“If a person does has an emergency up there, our problem is going to be getting to them or finding them,” Kluck noted. “I’m trying to get people to go to the checkpoint stations where I can get to them. I’m hoping that all works out.”
In addition, he will map out remote areas a week or two beforehand, as he doesn’t think it is possible to get an ambulance up Union Pass Road.
“If I have to get an officer to take one of my EMTs up to Union Pass to bring a person out in a pickup truck, I will,” he said. “I will get to them somehow.”
Kluck used this year’s Green River Rendezvous to compare the people rolling into town for the total solar eclipse. Rendezvous brought between 2,000 and 3,000 visitors, with EMS receiving 24 calls during a three-day period. He expects the eclipse event to be 10 times worse.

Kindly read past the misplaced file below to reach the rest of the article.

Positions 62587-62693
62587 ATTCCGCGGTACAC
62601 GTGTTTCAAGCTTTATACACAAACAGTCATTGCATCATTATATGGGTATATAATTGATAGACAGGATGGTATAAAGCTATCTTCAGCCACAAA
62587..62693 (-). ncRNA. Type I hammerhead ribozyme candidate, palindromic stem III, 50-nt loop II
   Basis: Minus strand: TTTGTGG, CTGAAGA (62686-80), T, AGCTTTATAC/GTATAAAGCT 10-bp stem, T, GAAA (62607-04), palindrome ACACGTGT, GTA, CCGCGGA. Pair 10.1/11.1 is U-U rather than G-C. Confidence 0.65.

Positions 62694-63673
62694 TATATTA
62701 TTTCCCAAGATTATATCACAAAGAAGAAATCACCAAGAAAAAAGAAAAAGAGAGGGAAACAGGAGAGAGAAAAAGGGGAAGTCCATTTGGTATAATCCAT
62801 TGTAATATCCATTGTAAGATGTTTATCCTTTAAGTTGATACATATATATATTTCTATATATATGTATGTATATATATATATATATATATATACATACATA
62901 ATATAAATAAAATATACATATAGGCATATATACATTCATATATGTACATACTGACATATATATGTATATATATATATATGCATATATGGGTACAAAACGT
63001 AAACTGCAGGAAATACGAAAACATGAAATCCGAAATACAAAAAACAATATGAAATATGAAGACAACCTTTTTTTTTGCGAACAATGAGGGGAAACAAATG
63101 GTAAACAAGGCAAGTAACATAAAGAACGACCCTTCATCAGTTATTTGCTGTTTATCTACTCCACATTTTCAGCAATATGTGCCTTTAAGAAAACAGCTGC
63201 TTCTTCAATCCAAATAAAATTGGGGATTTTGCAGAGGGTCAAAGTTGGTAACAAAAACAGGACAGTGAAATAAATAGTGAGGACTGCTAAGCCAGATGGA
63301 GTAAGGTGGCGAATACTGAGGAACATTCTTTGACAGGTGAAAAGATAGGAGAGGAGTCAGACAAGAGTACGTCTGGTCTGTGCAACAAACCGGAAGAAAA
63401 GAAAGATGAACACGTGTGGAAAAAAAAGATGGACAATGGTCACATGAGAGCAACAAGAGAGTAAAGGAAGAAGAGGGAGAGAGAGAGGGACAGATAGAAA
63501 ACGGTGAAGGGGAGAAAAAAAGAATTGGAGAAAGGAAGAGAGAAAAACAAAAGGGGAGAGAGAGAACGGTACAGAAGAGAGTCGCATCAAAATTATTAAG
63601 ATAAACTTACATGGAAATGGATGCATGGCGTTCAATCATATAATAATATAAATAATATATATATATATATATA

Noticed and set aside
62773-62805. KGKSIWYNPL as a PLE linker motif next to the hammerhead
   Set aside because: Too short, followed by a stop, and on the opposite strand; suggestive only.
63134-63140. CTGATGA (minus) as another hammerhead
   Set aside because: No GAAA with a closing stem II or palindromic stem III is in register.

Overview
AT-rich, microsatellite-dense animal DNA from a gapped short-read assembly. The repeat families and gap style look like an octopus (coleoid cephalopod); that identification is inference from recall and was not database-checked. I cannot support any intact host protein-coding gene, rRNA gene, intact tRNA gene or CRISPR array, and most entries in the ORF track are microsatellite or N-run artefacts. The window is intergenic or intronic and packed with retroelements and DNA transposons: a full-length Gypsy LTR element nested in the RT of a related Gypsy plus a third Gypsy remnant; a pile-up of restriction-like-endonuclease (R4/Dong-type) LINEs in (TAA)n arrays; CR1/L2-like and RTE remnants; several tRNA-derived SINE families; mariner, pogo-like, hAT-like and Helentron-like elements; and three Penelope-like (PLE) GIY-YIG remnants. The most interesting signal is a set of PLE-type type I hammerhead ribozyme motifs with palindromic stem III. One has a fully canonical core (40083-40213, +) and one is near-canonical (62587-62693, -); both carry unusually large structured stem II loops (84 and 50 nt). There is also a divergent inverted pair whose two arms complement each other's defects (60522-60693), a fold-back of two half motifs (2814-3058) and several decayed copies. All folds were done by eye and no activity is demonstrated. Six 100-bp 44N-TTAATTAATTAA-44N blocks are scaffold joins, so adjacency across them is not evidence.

The max for the Pinedale Medical Clinic would be four critical patients at any given time and if at capacity, patients would have to be diverted elsewhere – the Marbleton Medical Clinic during the day, or a farther hospital. This would add extra transport time that EMS needs to keep in mind, Kluck noted.
In terms of cost, RHCD might see a price tag of $30,000 or $1 per person to cover the eclipse, according to RHCD finance officer Lorraine Gatzke.
Overall, Kluck encouraged the audience to prepare for many unknown issues that might arise throughout that week.
“I think it’s going to be a mess,” he said. “We’re planning to do the best we can. Get your groceries, fill your tanks, get everything you need before that week. I feel people are going to be running out of stuff.”
For a full recap on the regular RHCD meeting, check out Tuesday’s Sublette Examiner.